Nearly 30 years ago, the car of the future looked like a cross between a horseshoe crab, a retro flying saucer and an airplane wing. And it was (gently) gunning for the lead in a low-speed yet high-tech cross-country race.

Time to Shine: The A. James Clark School of Engineering celebrates its 125th anniversary this year and has plenty of milestones to celebrate. 1894: The first engineering curriculum is established with a four-year program in mechanical engineering. 1908: A building—now known as Taliaferro Hall—is erected to house civil, electrical and mechanical engineering departments. 1928: Evelyn B. Harrison '32 becomes the first woman admitted to the College of Engineering. 1949: Glenn L. Martin Wind Tunnel begins operations. 1951: Hiram Whittle, an engineering major, becomes the first African-American undergraduate student at UMD. 1984: Electrical engineering alumna Judith Resnik Ph.D. '77 chosen for the space shuttle Challenger mission. 1992: Neutral Buoyancy Research Facility, one of only two in the country, opens. 1994: Women in Engineering program established. 2013: A student team sets a world record for human-powered flight, as helicopter they designed and built hovers for 97 seconds. 2017: A. James & Alice B. Clark Foundation invests nearly $220 million in the Clark School and university.This was the Pride of Maryland, a vehicle designed and built by some 60 UMD engineering students to compete in the 1990 GM Sunrayce USA, a challenge to university students to create and race a solar-powered car. Yet that 1,644-mile adventure was only the start of a wild decades-long, continent-crossing journey that may finally end soon, when the car parks at a permanent home on campus.

Building the car “seemed like it went on 24 hours a day,” said Maureen Williams ’91. “It was a nonstop process.”

The team, led by mechanical engineering Professor David Holloway, developed a lightweight, aerodynamic vehicle, then tested it in the university’s Glenn L. Martin Wind Tunnel. The result was sleek and tapered, with solar panels where the horseshoe crab’s tail would be, and measured 20 feet long, 6 feet wide and 3 feet tall. The car could reach upwards of 40 mph on sunlight alone, and more by using the car’s battery.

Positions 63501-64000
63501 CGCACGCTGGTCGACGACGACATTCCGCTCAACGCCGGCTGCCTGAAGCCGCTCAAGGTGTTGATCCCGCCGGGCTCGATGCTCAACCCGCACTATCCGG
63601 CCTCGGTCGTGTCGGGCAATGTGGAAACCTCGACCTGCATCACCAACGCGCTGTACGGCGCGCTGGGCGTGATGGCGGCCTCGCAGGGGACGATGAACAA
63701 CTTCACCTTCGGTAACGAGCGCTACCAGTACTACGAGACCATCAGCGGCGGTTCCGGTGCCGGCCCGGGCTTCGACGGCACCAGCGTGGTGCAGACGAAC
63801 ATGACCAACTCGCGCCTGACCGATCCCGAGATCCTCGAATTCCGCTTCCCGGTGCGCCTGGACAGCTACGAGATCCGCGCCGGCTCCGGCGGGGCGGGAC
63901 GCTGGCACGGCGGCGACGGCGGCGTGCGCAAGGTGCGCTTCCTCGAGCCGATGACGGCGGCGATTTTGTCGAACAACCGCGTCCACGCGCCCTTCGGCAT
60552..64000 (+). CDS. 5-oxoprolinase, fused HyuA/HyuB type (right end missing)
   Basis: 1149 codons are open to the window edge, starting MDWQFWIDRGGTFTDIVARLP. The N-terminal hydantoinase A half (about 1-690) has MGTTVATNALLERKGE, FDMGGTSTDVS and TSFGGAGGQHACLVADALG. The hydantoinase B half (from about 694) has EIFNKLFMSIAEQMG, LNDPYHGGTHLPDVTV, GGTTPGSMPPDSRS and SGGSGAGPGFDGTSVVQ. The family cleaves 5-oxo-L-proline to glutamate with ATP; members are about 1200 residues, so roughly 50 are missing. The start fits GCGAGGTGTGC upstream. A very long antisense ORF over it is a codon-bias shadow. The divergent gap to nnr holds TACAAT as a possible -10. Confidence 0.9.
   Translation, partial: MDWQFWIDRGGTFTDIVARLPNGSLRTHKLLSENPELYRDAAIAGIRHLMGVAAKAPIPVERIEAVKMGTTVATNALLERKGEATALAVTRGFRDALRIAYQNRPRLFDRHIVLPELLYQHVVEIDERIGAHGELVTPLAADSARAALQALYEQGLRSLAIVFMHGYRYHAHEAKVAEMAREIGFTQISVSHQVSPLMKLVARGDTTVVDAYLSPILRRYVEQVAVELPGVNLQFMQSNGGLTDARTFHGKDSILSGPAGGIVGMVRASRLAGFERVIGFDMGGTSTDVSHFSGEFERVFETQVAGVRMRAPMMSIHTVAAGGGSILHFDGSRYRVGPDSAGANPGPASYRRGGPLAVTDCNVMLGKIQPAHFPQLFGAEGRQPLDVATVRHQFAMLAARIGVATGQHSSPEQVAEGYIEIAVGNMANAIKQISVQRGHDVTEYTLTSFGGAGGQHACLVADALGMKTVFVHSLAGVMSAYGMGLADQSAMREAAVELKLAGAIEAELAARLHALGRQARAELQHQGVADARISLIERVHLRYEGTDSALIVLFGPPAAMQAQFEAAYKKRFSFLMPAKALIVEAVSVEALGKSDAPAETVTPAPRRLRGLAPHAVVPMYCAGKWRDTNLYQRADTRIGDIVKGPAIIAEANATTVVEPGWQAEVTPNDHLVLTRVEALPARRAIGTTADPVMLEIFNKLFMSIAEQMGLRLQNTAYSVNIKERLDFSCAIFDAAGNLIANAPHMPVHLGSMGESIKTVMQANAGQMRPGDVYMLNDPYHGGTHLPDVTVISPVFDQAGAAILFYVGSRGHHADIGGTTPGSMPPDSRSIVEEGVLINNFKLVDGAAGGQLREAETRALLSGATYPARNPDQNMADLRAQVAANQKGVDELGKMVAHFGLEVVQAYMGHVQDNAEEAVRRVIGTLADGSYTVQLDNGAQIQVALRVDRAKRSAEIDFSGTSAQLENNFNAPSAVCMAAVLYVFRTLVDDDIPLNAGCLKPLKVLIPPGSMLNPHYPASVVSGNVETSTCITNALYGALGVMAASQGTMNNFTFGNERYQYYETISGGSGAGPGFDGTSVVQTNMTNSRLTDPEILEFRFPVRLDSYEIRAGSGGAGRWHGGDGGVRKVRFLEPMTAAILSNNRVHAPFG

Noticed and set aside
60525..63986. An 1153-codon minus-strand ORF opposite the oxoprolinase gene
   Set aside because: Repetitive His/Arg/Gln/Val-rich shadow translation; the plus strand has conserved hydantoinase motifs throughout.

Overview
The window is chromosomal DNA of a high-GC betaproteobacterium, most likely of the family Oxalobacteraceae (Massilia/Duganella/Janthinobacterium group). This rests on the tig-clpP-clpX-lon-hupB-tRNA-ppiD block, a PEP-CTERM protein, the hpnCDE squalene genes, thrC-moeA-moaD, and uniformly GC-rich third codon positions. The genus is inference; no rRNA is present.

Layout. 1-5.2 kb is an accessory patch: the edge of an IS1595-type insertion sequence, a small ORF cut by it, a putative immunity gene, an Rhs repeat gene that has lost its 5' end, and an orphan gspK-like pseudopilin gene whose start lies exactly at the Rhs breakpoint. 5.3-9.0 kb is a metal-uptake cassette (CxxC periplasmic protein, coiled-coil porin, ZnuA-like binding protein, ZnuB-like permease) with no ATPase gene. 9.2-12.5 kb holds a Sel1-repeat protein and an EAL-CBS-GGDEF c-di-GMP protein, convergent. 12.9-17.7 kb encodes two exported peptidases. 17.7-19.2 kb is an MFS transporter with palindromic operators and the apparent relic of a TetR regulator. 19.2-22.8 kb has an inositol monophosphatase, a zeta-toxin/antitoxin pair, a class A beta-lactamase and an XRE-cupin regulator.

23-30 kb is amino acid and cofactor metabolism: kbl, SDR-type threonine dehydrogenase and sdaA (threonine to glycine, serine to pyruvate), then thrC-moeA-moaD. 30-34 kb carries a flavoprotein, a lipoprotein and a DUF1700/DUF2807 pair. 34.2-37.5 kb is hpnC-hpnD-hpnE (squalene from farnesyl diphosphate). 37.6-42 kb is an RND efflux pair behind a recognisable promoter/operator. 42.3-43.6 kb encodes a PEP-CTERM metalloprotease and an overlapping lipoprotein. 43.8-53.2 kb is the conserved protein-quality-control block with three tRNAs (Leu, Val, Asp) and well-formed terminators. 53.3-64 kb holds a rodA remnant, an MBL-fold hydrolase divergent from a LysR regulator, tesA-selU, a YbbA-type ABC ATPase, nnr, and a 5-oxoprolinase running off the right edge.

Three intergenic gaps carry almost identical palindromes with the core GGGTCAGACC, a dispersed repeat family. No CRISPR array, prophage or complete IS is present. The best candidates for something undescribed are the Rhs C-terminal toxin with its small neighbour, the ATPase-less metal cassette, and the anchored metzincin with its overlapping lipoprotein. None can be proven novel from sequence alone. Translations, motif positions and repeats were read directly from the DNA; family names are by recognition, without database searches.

The team qualified for the race by taking the car for a spin on the Daytona International Speedway; once it made the 32-car cut, the students set out from Orlando on July 9, 1990. From there, the team drove through Alabama, Tennessee, Kentucky, Indiana, Ohio and finished in Michigan.

“GM had made a big push to make sure everybody knew the cars were coming, so every stop we made … there were hundreds and hundreds of people, if not thousands,” said Williams.

Stephen Brady ’89 recalls one day when the team was arriving in Indianapolis amid a crush of commuters. “We used our Washington, D.C., rush-hour skills to get ahead and ended up coming in first place.”

The team placed a respectable third in the Sunrayce and earned a place in another race in Australia, where the car finished seventh. After that, the Pride competed in Japan, then retired from its racing days, emerging briefly to appear in the 1993 inaugural parade for President Bill Clinton.

The car spent some time in an automotive museum in Tennessee, then sat in storage at a campus engineering lab until 2002, when the space was cleared out and the team members returned to rescue and rehab it. Since then, the Pride has led the unsettled life of a vagabond. It stayed for a while in the engineering manufacturing building until a renovation led to its discovery amid construction debris. Then it parked at Brady’s parents’ garage in Gaithersburg before landing in 2009 at the Baltimore Museum of Industry, where it hung from the ceiling.

Returning to the museum in 2018, Brady was surprised to find the car had vanished from its spot. He learned that it was in a Baltimore Avenue building owned by the engineering department; again, he took the car back to his parents’ garage to spruce it up. In the spring, the Pride was featured at Maryland Day and will soon live in one of the Clark School’s buildings.

“We hope that those who see it will be inspired by the innovative design and engineering that went into building this car and build on the success of one of the first competition teams from the department and the college,” said Bala Balachandran, Minta Martin Professor and chair of the mechanical engineering department.

Williams also hopes the Pride will have a long life on campus. “We won’t let this thing die,” she said.

Solar car: Yoke-style steering wheel, which had to be removed with driver's entry and exit. High-efficiency electric motor. 2,300 aerospace-grade solar cells. Maximum power of 1,500 watts in peak sunlight. Length: 19.7 feet. Width: 6.6 feet. Height: 3.2 feet. 68 mph top speed. Weight: 350 pounds. Gross weight with driver: 550 pounds.